Porsche Franchises Seen as Dealers ‘Gold Brick’

Bloomberg News

When Porsche deal­er­ships go on sale, there are gen­er­al­ly “ten buy­ers will­ing to over­pay,” and these lux­u­ry deal­er­ships are meet­ing deal­ers’ expec­ta­tions.

Find out more about a new avenue of lux­u­ry some deal­ers have dis­cov­ered.

When a clus­ter of Min­neapo­lis lux­u­ry-car deal­er­ships went up for sale last year, one brand was prized above the Mer­cedes-Benz and Audi stores.

“Porsche was the cher­ry on the cake,” Jay Hul­bert, the pres­i­dent of the deal­er­ship group that acquired the out­lets, said in a tele­phone inter­view. “The vol­ume is so dra­mat­i­cal­ly dif­fer­ent, yet when you dig into the finan­cial per­for­mance, Porsche meets your expec­ta­tions and then some.”

Auto­Na­tion Inc, Penske Auto­mo­tive Group and Asbury Auto­mo­tive Group Inc, three of the largest new-car retail­ers in the U.S., all have pur­chased Porsche fran­chis­es since 2010. In a peri­od of sparse activ­i­ty for auto-deal­er­ship acqui­si­tions, the deals vault­ed Porsche among the most fre­quent­ly acquired fran­chis­es by pub­licly trad­ed groups dur­ing that span.

“If a deal­er want­ed to sell, I have 10 buy­ers will­ing to over­pay” for a Porsche fran­chise, said Bob Mor­ris, a direc­tor at auto-deal­er­ship bro­ker­age Tim Lamb Group LLC.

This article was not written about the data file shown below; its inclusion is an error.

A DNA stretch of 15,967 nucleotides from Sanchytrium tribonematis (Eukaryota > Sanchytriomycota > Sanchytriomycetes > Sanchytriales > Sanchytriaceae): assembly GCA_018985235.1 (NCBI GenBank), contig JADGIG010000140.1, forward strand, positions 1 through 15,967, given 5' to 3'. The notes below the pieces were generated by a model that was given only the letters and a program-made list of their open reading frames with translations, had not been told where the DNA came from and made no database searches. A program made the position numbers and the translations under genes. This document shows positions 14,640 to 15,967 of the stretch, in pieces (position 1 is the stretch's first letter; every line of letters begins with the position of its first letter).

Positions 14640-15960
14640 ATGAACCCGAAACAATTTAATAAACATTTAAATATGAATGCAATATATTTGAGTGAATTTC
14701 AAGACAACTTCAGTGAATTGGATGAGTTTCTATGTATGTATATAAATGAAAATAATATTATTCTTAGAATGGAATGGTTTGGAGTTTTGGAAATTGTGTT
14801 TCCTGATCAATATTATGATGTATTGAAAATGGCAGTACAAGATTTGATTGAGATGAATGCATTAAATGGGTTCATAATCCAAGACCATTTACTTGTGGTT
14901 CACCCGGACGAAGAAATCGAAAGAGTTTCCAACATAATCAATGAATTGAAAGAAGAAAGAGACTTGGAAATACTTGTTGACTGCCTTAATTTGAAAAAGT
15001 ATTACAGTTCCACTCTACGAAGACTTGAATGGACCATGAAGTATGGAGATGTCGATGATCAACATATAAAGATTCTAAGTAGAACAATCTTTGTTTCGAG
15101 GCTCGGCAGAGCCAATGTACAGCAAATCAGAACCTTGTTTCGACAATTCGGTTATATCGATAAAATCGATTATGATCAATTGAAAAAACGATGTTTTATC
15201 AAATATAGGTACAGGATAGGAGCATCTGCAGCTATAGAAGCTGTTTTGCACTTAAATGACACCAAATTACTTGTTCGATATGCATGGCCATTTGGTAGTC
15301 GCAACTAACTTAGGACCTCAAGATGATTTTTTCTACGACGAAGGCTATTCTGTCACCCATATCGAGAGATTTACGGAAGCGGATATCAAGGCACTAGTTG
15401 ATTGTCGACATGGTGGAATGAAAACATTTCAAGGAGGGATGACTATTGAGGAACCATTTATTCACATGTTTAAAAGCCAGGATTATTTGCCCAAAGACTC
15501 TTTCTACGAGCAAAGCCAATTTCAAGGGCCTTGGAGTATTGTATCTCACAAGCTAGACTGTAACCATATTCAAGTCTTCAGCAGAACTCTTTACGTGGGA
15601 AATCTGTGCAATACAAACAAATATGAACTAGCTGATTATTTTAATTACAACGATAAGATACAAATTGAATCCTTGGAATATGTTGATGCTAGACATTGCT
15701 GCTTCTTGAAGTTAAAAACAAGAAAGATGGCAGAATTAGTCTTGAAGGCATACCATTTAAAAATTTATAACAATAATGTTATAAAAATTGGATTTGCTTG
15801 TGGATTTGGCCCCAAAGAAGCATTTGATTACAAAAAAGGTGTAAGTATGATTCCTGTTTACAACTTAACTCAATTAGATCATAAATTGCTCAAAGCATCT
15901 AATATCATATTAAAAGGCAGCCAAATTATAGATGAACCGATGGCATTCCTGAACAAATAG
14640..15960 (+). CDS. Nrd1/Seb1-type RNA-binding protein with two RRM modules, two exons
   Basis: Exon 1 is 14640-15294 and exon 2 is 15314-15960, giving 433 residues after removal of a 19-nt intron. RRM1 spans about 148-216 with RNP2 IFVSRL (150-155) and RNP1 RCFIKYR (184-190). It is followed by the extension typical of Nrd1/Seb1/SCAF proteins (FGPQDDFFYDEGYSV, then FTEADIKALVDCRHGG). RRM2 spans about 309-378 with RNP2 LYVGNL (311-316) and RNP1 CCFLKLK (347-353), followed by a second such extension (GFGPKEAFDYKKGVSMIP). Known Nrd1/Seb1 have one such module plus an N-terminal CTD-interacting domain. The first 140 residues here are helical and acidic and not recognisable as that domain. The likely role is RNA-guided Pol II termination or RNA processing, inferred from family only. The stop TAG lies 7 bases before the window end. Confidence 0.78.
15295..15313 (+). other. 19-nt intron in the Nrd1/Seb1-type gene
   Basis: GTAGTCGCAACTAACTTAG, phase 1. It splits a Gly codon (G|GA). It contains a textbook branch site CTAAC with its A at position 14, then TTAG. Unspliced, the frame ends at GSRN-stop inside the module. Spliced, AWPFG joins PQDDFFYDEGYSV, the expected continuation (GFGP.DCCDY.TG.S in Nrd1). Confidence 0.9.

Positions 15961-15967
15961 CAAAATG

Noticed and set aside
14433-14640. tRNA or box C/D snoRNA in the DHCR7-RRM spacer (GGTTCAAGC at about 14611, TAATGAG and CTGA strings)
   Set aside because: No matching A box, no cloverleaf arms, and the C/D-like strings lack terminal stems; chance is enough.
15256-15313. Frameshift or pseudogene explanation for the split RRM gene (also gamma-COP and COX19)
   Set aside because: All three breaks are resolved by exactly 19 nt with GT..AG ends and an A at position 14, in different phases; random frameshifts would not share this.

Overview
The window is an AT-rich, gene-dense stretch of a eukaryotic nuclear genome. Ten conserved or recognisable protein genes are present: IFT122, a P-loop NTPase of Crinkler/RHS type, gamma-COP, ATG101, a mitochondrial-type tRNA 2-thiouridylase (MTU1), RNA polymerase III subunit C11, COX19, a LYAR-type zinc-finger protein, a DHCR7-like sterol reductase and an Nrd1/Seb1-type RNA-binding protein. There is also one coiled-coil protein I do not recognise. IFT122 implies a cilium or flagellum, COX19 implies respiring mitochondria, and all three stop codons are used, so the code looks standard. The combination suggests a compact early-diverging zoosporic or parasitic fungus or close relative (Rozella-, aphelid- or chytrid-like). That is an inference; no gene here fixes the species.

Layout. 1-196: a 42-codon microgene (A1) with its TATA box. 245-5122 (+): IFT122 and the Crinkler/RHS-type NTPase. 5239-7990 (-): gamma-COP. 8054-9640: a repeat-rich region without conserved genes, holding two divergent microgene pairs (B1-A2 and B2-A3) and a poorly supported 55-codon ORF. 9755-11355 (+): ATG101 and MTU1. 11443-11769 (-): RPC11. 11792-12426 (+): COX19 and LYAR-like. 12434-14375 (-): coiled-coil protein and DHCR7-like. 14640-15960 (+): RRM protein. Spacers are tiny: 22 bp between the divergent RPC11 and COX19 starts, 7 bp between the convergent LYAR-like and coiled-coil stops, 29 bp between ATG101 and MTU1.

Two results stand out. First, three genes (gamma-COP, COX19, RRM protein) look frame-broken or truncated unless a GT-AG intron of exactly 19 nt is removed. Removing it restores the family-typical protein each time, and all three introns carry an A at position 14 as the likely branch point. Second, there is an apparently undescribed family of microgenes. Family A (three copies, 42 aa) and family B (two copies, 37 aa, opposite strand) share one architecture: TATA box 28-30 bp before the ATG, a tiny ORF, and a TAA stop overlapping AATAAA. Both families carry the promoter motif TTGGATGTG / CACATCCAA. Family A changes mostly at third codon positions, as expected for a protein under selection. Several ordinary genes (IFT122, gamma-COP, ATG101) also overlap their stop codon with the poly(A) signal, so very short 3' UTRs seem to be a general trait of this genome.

While some Porsche afi­ciona­dos chafe at the lineup’s expan­sion, see­ing SUVs and four-door sedans as a vio­la­tion of the brand’s prin­ci­ples, the val­ue and prof­itabil­i­ty of the Porsche fran­chise has changed more dra­mat­i­cal­ly than for any brand in the indus­try in the last 20 years, said Alan Haig, man­ag­ing direc­tor for Pre­sidio Auto­mo­tive, which advis­es deal­ers who are look­ing to sell their stores.

“There aren’t that many sports-car buy­ers in the world,” said Haig, who pre­vi­ous­ly over­saw acqui­si­tions at Auto­Na­tion, the largest U.S. auto-deal­er group. “Many Porsche stores were bought almost as a toy for the deal­er, for him to have some­thing nice to dri­ve and to go on nice trips. But it wasn’t a seri­ous mon­ey-mak­ing invest­ment.”

That changed when the brand intro­duced the Cayenne SUV, which debuted in the U.S. mar­ket in 2003. Porsche trans­formed from draw­ing wealthy males to attract­ing well-off fam­i­lies who could jus­ti­fy pay­ing $60,000 for an SUV that drove more like a sports car than a truck.

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